alfalfa field

The consideration to cut alfalfa later into September or October has implications for next spring.

Typically alfalfa needs six weeks of uninterrupted growth before the average first frost to winterize. The winterization process itself, takes three weeks, but having a total of six weeks helps to mitigate risks by allowing the alfalfa to move stored reserves to the roots and become acclimated to changing temperatures. The added three weeks before winterization acts as insurance for early frosts as well.

Allowing alfalfa to successfully winterize is key to having productive stands next spring and reducing long term losses in your alfalfa stand.

Stress during the season also plays a role in the winterization process. Environmental stresses such as drought, heat, hail or frost cause slower regrowth and shorter stands in season. Even the amount of times we cut stands and the age of the stand are stress considerations.

If you are trying to push the six-week rule, remember that alfalfa that has been heavily stressed throughout the season or older stands would benefit from having uninterrupted growth to complete the winterization process.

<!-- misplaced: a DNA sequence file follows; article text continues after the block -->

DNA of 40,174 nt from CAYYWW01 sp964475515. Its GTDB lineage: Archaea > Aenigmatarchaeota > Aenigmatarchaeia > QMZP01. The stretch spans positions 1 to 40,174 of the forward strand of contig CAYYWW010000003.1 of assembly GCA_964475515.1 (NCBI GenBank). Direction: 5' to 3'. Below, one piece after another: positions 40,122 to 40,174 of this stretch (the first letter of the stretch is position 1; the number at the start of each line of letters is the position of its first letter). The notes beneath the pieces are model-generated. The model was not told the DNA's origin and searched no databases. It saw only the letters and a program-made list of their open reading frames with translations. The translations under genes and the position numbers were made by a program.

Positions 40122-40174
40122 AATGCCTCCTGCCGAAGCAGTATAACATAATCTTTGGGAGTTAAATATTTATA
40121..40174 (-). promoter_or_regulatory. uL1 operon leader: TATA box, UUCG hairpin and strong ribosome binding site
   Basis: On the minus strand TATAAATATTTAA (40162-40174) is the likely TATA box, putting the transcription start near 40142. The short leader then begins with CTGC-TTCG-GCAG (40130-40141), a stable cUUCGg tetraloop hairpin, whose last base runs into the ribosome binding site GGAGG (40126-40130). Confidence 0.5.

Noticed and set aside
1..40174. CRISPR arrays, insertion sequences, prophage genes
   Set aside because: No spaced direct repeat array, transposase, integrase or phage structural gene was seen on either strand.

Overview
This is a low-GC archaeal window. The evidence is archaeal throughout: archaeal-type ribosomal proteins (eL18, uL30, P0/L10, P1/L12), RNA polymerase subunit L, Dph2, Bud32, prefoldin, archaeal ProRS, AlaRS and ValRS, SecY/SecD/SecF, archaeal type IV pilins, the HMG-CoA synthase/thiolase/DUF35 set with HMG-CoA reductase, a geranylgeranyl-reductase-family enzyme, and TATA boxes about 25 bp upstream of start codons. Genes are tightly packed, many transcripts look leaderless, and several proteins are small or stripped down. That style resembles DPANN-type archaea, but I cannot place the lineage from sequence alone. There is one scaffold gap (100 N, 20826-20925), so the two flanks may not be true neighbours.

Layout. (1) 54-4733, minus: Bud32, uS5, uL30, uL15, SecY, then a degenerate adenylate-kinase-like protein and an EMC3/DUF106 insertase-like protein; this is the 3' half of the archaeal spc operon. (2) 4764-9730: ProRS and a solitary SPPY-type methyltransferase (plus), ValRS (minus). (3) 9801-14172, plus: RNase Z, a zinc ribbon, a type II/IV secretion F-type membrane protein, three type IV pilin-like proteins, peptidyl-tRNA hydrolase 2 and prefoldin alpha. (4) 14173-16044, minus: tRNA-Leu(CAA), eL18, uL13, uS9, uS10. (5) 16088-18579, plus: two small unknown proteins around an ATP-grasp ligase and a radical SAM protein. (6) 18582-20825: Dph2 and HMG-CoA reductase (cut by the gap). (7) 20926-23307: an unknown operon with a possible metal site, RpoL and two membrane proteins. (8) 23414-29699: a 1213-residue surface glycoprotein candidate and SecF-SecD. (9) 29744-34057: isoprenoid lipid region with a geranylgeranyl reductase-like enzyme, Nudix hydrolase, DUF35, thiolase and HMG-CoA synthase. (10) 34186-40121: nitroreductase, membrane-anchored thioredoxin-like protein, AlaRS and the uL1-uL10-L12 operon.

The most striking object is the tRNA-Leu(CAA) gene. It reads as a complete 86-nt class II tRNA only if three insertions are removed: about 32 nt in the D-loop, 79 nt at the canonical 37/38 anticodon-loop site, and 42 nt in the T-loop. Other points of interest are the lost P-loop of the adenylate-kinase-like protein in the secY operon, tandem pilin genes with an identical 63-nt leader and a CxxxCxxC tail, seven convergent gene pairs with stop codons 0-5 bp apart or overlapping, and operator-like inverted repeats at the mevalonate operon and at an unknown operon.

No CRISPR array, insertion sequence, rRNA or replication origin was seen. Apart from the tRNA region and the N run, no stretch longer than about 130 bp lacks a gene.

When planning your last cutting for older or stressed alfalfa stands, keep in the mind the dates for establishing fall alfalfa as a guide to your last cutting. The window for growth leading into fall ranges throughout the state of Nebraska.

In northern and western portions of Nebraska the last cutting has wrapped up and stands are beginning the winterization process. However, as we move south the date is expanded to mid-September. In areas that have also received adequate rainfall it may be tempting to try to take another cutting in September or even push October.

Remember that these fields will have a slow start next year and may have issues overwintering if the stands are stressed or older.

Bottom line: alfalfa needs at least six weeks of uninterrupted growth into the fall to be the most successful when it comes to winterization. Edging into that six weeks is an added risk. Later cuttings can be possible for stands that are newer and have been under relatively low stress this season, but expect delays next spring.